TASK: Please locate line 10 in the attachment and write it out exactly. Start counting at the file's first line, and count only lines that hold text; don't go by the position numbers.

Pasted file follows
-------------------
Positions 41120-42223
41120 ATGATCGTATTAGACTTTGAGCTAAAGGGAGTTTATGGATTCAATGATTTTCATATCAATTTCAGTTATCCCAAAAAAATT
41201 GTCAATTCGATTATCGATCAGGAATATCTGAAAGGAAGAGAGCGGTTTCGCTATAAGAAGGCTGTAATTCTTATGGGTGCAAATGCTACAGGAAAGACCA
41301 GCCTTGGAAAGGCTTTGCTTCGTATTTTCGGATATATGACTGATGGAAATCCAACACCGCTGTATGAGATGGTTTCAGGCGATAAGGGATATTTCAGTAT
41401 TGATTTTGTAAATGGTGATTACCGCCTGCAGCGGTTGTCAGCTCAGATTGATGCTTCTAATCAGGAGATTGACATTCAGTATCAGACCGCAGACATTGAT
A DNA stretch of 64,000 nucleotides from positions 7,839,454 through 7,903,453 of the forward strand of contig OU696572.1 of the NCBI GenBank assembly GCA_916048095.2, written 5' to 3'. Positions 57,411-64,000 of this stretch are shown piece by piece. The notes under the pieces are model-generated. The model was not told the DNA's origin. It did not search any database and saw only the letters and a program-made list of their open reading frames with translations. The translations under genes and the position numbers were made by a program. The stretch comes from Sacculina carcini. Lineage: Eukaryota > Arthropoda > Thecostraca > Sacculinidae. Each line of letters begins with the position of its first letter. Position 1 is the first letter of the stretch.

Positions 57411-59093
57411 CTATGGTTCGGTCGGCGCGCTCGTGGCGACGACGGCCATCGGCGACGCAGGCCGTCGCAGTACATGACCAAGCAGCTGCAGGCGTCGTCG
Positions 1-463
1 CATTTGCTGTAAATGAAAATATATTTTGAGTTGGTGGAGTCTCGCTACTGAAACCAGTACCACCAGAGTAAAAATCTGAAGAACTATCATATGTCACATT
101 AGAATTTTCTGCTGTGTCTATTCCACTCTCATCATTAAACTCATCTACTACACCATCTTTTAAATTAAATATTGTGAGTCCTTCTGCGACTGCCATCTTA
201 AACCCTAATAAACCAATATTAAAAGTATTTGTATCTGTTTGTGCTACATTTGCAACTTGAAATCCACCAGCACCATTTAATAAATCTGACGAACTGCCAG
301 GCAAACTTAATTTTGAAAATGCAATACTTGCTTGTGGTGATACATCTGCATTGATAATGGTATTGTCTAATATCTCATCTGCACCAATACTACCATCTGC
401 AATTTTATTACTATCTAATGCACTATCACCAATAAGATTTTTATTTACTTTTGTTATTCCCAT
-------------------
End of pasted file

1 CATTTGCTGTAAATGAAAATATATTTTGAGTTGGTGGAGTCTCGCTACTGAAACCAGTACCACCAGAGTAAAAATCTGAAGAACTATCATATGTCACATT